Confidentiality with HIV/AIDS

Duty of Confidentiality with HIV/AIDS
Ethical Decision Making
October 31, 2010

Duty of Confidentiality with HIV/AIDS
      As a healthcare professional there is a duty to maintain patient confidentiality. This is not only an ethical duty but also a legal priority.   When a legal priority is broken than the issue can go to court where there is common law and statutory duties that are imposed by different privacy statues.   Common law decisions are based upon earlier court rulings in similar cases (Burkhardt &Nathaniel 2008).   Statutory law is formal laws that are written and enacted by the federal, state or local legislatures (Burkhardt & Nathaniel 2008).   When a patient is diagnosed with HIV/AIDS this can because an ethical dilemma because the healthcare professional is aware that a third party is at risk for contracting the serious infection. Under the NSW Public Health Act 1991, HIV and AIDS are included in a list of schedules medical conditions that must be reported by medical practitioners and laboratories in accordance with legislation (Mair, 2008). The Act must take proper steps to keep patient confidentially and that he or she who suffers from a sexually transmissible condition to inform sexual partners before intercourse takes place.   This Act does not say that a healthcare professional is to inform others who will be at risk, such as other healthcare workers who will come in contact with this patient.   The NSW Health Records and Information Privacy Act 2002 prohibits the use of personal information for a purpose other than the purpose for which it was collected except if there is a serious and immediate threat to the life, health or safety of the individual or another person or threat to the public health or safety (Mair,2008).   This act causes the dilemma of whether or not a healthcare worker is to advise sexual partners of a patient who has HIV/AIDS.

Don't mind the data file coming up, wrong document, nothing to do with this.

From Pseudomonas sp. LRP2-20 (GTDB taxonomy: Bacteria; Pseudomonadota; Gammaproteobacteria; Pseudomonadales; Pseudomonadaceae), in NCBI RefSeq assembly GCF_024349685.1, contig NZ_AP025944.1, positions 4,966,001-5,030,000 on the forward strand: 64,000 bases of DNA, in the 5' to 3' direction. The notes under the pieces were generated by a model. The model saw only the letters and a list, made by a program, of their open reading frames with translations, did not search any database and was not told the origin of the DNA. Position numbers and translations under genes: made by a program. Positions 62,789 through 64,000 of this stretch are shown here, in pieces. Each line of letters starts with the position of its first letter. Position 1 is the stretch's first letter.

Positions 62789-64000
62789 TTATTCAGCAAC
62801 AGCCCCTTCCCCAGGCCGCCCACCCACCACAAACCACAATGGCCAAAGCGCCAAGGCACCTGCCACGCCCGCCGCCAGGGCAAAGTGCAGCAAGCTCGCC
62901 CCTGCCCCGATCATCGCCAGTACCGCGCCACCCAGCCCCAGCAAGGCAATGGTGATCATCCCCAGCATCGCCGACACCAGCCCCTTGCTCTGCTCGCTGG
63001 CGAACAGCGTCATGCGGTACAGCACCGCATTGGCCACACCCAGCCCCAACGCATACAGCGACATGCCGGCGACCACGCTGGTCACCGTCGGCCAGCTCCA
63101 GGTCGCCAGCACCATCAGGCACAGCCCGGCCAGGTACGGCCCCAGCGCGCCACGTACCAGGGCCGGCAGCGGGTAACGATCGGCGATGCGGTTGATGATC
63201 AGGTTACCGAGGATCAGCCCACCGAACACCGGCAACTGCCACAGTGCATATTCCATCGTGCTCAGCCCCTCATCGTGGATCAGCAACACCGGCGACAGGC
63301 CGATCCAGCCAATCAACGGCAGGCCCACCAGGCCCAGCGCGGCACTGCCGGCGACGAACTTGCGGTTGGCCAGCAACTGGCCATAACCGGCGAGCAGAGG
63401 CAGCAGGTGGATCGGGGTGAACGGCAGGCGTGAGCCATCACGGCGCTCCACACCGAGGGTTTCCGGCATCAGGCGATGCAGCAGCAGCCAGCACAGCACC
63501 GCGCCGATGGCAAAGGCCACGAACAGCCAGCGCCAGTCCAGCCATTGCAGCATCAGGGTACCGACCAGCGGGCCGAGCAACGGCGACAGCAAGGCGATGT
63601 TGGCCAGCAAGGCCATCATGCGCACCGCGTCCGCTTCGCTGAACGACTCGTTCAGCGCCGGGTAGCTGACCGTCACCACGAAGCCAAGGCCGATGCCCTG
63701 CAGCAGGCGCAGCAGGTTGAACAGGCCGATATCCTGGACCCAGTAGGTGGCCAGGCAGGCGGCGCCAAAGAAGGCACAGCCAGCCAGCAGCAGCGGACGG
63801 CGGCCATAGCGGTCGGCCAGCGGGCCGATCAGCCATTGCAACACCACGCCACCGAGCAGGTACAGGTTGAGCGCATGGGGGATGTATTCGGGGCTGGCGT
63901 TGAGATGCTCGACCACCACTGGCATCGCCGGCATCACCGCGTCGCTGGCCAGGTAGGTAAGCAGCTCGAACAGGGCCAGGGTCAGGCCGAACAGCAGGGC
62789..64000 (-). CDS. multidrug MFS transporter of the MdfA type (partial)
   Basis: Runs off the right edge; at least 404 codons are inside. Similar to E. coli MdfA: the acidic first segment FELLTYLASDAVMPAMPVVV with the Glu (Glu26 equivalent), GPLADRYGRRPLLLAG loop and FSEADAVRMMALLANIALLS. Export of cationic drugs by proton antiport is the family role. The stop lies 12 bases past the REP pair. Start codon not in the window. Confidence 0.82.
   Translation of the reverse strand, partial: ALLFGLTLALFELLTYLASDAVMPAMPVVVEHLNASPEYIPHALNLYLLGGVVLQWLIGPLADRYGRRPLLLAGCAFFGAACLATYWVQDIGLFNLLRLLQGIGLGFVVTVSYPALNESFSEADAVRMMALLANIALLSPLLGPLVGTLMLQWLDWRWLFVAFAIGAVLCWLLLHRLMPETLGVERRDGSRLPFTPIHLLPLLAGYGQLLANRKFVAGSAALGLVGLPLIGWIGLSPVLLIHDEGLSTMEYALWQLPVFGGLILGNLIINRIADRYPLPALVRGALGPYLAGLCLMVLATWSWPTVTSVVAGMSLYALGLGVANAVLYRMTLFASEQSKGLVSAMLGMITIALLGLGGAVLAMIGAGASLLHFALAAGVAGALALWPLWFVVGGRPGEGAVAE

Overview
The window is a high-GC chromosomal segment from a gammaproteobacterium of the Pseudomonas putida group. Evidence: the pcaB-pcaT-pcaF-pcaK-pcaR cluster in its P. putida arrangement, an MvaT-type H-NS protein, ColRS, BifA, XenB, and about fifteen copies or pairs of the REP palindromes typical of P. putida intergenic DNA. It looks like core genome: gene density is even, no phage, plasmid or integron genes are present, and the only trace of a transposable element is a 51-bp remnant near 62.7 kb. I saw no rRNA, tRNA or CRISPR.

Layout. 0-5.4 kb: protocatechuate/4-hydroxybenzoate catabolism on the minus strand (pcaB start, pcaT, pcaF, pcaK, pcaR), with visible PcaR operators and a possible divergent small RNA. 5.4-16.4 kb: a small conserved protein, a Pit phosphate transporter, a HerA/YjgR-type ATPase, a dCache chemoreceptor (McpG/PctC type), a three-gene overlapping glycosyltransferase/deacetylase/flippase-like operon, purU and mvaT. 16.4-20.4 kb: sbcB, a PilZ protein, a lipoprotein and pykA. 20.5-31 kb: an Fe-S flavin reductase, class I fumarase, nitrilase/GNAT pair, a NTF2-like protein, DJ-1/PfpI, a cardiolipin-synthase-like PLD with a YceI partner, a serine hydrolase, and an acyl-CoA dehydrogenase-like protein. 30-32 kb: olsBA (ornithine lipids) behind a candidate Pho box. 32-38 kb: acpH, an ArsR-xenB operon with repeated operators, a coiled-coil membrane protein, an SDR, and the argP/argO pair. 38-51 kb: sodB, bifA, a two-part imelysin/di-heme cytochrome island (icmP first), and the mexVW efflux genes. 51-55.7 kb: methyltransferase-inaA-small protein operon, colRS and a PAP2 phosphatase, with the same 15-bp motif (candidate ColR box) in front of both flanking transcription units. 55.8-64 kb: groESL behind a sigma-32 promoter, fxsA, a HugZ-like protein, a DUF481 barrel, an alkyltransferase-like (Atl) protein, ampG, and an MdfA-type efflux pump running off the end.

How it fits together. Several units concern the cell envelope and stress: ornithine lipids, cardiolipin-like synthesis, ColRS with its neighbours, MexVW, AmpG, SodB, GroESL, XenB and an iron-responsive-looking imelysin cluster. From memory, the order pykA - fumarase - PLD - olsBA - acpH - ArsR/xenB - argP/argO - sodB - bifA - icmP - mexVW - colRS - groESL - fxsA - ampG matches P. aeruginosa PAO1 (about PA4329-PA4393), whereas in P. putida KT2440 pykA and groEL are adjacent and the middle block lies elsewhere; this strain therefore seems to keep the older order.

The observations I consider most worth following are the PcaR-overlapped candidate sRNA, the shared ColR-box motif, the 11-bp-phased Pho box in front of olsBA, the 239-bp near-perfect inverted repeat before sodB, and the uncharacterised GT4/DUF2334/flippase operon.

In New South Wales Supreme Court in...